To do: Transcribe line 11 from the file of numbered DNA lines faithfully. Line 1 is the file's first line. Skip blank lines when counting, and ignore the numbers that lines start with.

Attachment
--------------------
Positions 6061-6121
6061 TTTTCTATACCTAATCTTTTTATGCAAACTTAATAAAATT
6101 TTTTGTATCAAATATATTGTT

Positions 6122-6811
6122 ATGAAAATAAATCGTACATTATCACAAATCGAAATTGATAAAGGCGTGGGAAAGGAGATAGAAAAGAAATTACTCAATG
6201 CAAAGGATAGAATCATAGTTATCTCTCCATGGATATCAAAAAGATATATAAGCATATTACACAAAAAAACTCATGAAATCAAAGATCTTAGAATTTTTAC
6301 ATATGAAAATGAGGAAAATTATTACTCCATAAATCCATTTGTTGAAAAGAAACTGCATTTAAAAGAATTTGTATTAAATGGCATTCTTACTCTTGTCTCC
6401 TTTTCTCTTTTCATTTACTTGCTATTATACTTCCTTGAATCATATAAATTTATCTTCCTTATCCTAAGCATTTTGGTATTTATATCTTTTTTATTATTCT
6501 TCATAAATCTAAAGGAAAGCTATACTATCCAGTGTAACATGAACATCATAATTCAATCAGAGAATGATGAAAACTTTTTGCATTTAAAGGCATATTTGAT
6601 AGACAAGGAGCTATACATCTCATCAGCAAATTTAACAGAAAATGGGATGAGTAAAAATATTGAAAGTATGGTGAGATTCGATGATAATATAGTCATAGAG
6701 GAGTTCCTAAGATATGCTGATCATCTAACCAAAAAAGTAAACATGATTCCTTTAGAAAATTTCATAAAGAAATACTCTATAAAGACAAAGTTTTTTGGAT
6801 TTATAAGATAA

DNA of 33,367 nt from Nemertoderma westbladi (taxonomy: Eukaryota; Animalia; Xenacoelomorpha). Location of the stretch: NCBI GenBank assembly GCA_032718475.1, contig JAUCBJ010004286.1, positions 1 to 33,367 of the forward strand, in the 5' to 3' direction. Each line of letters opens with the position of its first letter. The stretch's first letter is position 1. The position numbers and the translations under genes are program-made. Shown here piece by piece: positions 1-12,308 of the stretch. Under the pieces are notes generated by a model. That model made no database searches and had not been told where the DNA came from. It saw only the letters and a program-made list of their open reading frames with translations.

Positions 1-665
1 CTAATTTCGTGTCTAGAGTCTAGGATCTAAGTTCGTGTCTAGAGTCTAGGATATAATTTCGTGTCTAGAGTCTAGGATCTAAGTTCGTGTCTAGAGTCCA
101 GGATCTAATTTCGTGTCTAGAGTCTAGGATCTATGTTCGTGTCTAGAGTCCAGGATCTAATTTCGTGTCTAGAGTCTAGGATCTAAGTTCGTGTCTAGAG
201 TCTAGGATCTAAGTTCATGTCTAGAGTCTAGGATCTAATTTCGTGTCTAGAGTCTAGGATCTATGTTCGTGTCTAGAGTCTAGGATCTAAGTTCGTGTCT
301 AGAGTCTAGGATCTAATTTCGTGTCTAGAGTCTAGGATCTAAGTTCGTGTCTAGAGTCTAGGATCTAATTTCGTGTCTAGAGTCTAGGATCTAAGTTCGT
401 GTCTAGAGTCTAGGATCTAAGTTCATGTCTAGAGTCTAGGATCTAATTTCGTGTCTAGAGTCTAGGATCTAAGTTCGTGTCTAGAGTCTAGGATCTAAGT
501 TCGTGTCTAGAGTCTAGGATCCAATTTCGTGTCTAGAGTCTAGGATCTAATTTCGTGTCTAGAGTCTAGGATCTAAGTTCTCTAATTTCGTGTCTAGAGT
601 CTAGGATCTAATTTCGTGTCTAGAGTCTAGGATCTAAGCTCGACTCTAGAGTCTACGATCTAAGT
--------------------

6701 GAGTTCCTAAGATATGCTGATCATCTAACCAAAAAAGTAAACATGATTCCTTTAGAAAATTTCATAAAGAAATACTCTATAAAGACAAAGTTTTTTGGAT